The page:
Sunday, December 26, 2021

Week in Seven Words #566

This covers the week of 11/22/20 - 11/28/20.

A letter from him is like a fingernail picking at a scab.

Vivid things will exist in my mind; if nowhere else, they will at least have come alive in my thoughts.

Politicians take the "quarantine for thee but not for me" approach to the holiday season. "Everybody stay home," they say, while traveling to see their own families and organizing dinners with cronies. "We're all in this together," they add.

We use our imagination to wish life into hollow spaces – the gap between the desk and the wall, an empty store with a "for rent" sign on it, an elevator that's out of order. We like to pretend the hollowness isn't real. The inhabitants (however fantastical) are there, and we may glimpse them from a certain angle or at a certain hour.

We talk on the phone while simultaneously playing a text-based, browser-based fantasy game. Our conversation switches between serious topics (work, pandemic) to thoughts about the vampire in the forest and the dwarf who has a garage and a farmhouse.

Recurrent conversation 1: "Remember when we used to [insert pleasant memory about things we used to do during the holiday season]." Recurrent conversation 2: "When do you think we'll be able to enjoy [normal activity that we used to take for granted]?"

"Remember how kids used to think of ways to cut class or skip school?" she says. Now, what you have to do is pretend your microphone isn't working. And look, your camera also isn't working, how awful.

Week in Seven Words #565

This covers the week of 11/15/20 - 11/21/20.

Leaves sink into mirror-like water.

When he serves us drinks in his home, he talks about his life in a torrent. The words have been pent up by too much time spent alone. Now, his mask muffles them as they pour out.

She's been overlooked for so long. That's the main reason she's looking for an effortless win.

She's been in a low mood all day. The only things that keep our conversation going are the conventional greetings and the well-wishes we've said many times. Hopefully, these good wishes have some power.

As I wait in line at the library to return a book, the lady behind me gasps and tells me she has that same book on reserve. It will be going from me to her. I don't tell her that I lost interest in it after 20 pages, because she's happy to see it, and maybe she'll like it more than I did.

Some find comfort in their routines. Others start to question the point of their routines.

"What's the special ingredient?" he asks, lingering over the dish, and she's tempted to hint at the raging pest problem in the city, the rats creeping into homes in higher numbers. Might as well put them to good use, right? But she figures he won't appreciate the joke.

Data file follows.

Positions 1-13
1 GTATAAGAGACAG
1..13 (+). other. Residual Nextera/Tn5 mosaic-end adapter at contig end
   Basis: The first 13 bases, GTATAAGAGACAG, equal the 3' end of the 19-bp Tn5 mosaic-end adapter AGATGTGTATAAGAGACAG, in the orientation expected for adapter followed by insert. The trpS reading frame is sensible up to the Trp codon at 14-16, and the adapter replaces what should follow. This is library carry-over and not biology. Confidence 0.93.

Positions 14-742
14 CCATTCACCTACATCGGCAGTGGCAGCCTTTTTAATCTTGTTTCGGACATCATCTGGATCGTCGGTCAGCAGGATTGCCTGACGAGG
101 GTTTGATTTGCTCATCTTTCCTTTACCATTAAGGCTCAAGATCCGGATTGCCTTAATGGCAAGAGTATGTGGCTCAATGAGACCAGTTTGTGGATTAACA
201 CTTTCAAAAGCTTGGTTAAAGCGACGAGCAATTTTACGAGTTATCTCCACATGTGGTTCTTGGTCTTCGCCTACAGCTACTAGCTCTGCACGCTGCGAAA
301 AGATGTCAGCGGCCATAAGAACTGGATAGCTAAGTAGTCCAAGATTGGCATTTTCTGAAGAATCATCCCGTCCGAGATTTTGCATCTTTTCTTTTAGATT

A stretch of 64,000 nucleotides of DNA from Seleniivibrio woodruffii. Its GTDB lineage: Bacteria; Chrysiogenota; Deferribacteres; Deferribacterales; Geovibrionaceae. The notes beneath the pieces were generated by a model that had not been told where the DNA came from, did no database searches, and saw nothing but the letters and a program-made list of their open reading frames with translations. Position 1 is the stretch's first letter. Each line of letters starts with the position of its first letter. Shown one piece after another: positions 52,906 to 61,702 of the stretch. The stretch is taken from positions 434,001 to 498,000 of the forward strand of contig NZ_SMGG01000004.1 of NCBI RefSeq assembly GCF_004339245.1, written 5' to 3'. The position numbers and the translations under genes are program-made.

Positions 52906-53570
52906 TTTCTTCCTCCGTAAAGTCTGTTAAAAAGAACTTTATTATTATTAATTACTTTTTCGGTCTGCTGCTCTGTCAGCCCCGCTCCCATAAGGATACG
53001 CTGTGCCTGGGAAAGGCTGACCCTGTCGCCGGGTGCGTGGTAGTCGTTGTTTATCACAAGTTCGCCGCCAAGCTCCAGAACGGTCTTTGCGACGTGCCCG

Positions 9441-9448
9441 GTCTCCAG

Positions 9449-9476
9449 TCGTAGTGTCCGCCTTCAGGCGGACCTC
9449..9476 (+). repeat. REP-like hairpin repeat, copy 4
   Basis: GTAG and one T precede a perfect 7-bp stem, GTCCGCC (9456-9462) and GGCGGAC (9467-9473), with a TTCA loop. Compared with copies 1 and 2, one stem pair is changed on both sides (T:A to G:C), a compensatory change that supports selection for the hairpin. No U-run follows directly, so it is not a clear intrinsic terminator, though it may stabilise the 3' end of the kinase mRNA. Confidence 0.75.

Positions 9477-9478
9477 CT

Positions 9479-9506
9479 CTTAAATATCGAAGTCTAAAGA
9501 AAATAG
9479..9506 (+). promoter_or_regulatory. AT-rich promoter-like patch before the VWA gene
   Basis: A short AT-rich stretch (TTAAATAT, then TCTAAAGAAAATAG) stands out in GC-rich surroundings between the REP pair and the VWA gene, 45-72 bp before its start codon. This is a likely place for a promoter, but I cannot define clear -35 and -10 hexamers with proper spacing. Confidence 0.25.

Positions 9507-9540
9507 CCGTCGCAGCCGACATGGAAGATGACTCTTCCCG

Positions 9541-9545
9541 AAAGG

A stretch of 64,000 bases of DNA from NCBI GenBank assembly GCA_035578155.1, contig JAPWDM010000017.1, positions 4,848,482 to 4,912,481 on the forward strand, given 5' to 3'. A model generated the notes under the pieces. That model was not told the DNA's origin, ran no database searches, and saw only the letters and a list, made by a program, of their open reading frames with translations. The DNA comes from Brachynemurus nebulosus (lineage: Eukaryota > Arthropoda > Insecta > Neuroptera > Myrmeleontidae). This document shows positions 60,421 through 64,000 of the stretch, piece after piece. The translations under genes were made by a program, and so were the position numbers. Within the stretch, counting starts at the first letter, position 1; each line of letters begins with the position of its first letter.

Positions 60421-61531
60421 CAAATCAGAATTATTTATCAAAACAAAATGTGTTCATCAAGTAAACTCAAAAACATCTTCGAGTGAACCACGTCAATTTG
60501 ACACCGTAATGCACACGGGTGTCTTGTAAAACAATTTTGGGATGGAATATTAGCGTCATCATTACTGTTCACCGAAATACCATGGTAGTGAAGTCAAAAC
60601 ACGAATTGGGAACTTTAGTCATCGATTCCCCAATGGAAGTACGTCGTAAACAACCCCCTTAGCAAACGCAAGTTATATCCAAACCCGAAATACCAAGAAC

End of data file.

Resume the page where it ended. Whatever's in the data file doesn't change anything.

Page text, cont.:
Thursday, December 23, 2021

Week in Seven Words #564

This covers the week of 11/8/20 - 11/14/20.

He's under the impression that his boredom makes him unique. He believes it's a sign of superior intelligence.

Quarantined at home, she wears an evening gown to her microwaved dinner.

Was it always going to happen this way? Could there have been another way? Another reminder to shift from what-ifs to what I have to do now.

There's enchantment in his voice when he points out the leaves whirling, settling on the sidewalk in a cascade of gold.

We Skype again, our voices subdued. I don't even think it's something we enjoy doing anymore, seeing each other's faces through a screen. There's something tiring and unreal about it.

As the sun sets, we stroll among dog sculptures made of plastic bags. They're cleverly done, colorful, a contrast to the loose bags and other bits of garbage along the street. Afterwards, we sit on a bench and talk for a while, until it gets too cold and dark.

The day is made better by changing leaves and weather that's cool, not cold.

Week in Seven Words #563

This covers the week of 11/1/20 - 11/7/20.

Some stores are getting boarded up again in the event that election results don't turn out as preferred. At least the bookstore is still open.

Today what engages her mind are the fissures in the rocks. She wonders about the creatures that live in them, real and fantastic.

Can't get much work done when there's a map of the U.S. to stare at.

"It's easier to forgive others than forgive yourself," she says. I wonder: Do I forgive others more easily because I know them less well, or is it because I see them more clearly than I see myself? 

The cramps are so painful that when I hear the kettle shrieking, I think the sound is coming from inside my own head.

Self-loathing can feel like a scratchy but familiar sweater. At some point, she forgot that she had the option to remove it. Now she tries to, but can't pull her arms out of the sleeves.

I hear a lot about "a return to normalcy" and "putting the adults back in charge." For many people, this means wanting to know less and think less about the effects of policies and the behavior of politicians. It means less bother and more apathy.